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Sundar Lal Vs. Ghissa and ors. - Court Judgment

LegalCrystal Citation
SubjectProperty
CourtAllahabad
Decided On
Reported inAIR1929All589a; 118Ind.Cas.705
AppellantSundar Lal
RespondentGhissa and ors.
Cases ReferredMulraj v. Indar Singh A.
Excerpt:
- - an examination of that case and the other cases makes it perfectly clear to us that the finding in that case, as also in the other cases referred to in that judgment, was that the transferee was aware of the true interest of the vendor with reference to the property in question. those cases therefore cannot be of any help in deciding the present case and are clearly distinguishable upon the facts......the other.2. the plaintiff alleges that damodar disappeared some time before the year 1903. by a sale-deed dated 21st august 1903 krishna ram transferred the equity of redemption to the plaintiff-appellant claiming to be the owner thereof. the sale-deed recites that the shop, which was in possession of mortgagees, exclusively belonged to the executant by virtue of his ancestral right.3. on 6th november 1924 the plaintiff-appellant brought the suit giving rise to this appeal claiming possession from the heirs of the mortgagee and their transferees by redemption of the mortgage under which they held. he based his title on the sale-deed dated 21st august 1903 above referred to. he alleged in the plaint that krishna ram was the owner of the mortgaged property at the time the sale-deed was.....
Judgment:
ORDER

Niamatullah, J.

1. This is a plaintiff's appeal and arises from a suit for redemption of a shop in Anupshahr, district Bulandshahr mortgaged by the brothers Shambhu Ram and Suraj Ram, by a deed dated 1st December 1884, to Inderman who is now represented by some of the defendants; the other defendants are transferees from his heirs. Suraj Ram one of the two mortgagors died issueless and his interest in the mortgaged property survived to Shambhu Ram. The last named died leaving three sons Bhura, Damodar and Krishna Ram. Bhura may be left out of account as he died leaving his two brothers as his only heirs. The equity of redemption thus became eventually vested in Damodar and Krishna Ram. They divided the family property held by them jointly and the equity of redemption was assigned to Damodar alone. Each of the two brothers executed a deed of relinquishment in favour of the other with respect to such properties as had been allotted to the share of one or the other.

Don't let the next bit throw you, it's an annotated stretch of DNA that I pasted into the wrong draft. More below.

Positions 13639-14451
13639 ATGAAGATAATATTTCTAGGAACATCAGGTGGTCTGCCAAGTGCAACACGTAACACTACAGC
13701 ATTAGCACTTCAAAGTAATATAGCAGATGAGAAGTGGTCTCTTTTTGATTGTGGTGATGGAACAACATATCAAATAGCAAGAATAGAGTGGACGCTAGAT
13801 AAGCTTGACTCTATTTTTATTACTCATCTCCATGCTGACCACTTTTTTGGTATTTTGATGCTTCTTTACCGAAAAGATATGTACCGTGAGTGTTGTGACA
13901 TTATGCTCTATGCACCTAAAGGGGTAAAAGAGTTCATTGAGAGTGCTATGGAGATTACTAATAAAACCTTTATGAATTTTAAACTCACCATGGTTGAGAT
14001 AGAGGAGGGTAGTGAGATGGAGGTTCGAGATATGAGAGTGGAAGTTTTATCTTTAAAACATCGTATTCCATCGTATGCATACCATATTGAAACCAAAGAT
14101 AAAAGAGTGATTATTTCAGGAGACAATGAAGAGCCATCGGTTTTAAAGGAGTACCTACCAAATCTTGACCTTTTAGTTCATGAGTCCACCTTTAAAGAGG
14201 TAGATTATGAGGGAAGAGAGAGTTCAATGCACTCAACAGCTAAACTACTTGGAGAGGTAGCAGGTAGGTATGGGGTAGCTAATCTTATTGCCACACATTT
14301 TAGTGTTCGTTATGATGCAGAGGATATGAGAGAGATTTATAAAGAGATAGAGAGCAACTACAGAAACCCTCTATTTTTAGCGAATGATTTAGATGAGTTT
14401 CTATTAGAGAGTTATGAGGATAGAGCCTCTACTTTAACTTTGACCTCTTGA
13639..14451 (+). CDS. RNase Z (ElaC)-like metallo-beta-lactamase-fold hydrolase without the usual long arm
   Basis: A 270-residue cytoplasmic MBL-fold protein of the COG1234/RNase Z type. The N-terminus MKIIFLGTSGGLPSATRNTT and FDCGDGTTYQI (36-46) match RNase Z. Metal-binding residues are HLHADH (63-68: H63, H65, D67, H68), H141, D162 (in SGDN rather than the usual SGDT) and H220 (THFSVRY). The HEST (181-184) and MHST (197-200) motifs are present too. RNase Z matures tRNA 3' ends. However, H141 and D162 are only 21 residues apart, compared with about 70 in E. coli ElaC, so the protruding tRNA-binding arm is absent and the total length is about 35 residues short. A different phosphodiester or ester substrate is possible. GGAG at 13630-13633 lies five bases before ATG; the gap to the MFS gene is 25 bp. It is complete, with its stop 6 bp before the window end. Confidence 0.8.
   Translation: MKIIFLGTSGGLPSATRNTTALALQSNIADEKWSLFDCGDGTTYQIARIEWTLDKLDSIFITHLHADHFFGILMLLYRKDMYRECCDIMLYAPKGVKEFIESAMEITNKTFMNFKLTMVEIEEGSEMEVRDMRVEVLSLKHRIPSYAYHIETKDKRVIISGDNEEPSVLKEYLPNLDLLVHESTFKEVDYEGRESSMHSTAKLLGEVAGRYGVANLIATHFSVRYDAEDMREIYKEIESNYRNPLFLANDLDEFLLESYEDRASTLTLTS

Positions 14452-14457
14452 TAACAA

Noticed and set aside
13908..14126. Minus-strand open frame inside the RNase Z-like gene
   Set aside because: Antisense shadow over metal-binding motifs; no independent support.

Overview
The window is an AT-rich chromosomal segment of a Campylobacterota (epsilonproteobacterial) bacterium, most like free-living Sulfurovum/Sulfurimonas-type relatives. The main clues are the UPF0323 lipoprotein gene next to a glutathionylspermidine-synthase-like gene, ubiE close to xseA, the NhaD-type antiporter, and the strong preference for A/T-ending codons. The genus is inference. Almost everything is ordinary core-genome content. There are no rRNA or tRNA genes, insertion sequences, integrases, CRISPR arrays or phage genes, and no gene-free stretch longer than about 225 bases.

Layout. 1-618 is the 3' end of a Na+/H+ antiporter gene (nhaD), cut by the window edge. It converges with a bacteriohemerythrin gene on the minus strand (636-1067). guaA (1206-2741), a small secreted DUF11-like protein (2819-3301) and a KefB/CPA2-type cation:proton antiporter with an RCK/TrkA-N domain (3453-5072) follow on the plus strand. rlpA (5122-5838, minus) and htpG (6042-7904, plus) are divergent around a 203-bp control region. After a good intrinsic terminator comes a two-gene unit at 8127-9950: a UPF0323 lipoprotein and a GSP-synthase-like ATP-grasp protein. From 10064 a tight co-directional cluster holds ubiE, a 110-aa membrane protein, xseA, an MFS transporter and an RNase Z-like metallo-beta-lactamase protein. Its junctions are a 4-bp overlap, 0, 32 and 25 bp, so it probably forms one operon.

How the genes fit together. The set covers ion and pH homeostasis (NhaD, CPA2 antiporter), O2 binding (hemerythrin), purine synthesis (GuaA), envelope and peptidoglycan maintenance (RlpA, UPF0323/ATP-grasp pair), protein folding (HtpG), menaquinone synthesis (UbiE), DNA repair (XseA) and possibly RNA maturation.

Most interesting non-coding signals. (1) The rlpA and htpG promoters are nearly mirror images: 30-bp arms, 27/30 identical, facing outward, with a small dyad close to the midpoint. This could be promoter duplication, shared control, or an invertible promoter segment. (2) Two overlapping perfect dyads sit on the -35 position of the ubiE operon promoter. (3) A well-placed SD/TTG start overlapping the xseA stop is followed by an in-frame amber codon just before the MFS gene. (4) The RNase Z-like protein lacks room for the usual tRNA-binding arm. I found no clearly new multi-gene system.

2. The plaintiff alleges that Damodar disappeared some time before the year 1903. By a sale-deed dated 21st August 1903 Krishna Ram transferred the equity of redemption to the plaintiff-appellant claiming to be the owner thereof. The sale-deed recites that the shop, which was in possession of mortgagees, exclusively belonged to the executant by virtue of his ancestral right.

3. On 6th November 1924 the plaintiff-appellant brought the suit giving rise to this appeal claiming possession from the heirs of the mortgagee and their transferees by redemption of the mortgage under which they held. He based his title on the sale-deed dated 21st August 1903 above referred to. He alleged in the plaint that Krishna Ram was the owner of the mortgaged property at the time the sale-deed was executed. He could be the owner on that date only if Damodar, who admittedly had no wife or issue, had previously died.

4. The defence was that Damodar was alive when the sale-deed relied on by the plaintiff was executed, that a certain sum of money was due under a deed of further charge dated 26th January 1900 which must be paid in addition to the money due under the deed of mortgage dated 1st December 1884 and that the defendants are entitled to a certain sum representing costs of repairs of the mortgaged property effected by them.

5. The Court of first instance held that the plaintiff-appellant is not entitled to redeem because his transferor Krishna Ram has not been shown to be the owner of the property at the data of the sale-deed dated 21st August 1903, that the defendants were not entitled to any costs of repairs but that they were entitled to money due under the deed of further charge. On these findings the plaintiff's suit was dismissed. On appeal by the plaintiff to the lower appellate Court it was held, in agreement with the Court of first instance, that the plaintiff's title to the mortgaged property has not been established. The appeal was accordingly dismissed and plaintiff has preferred this second appeal.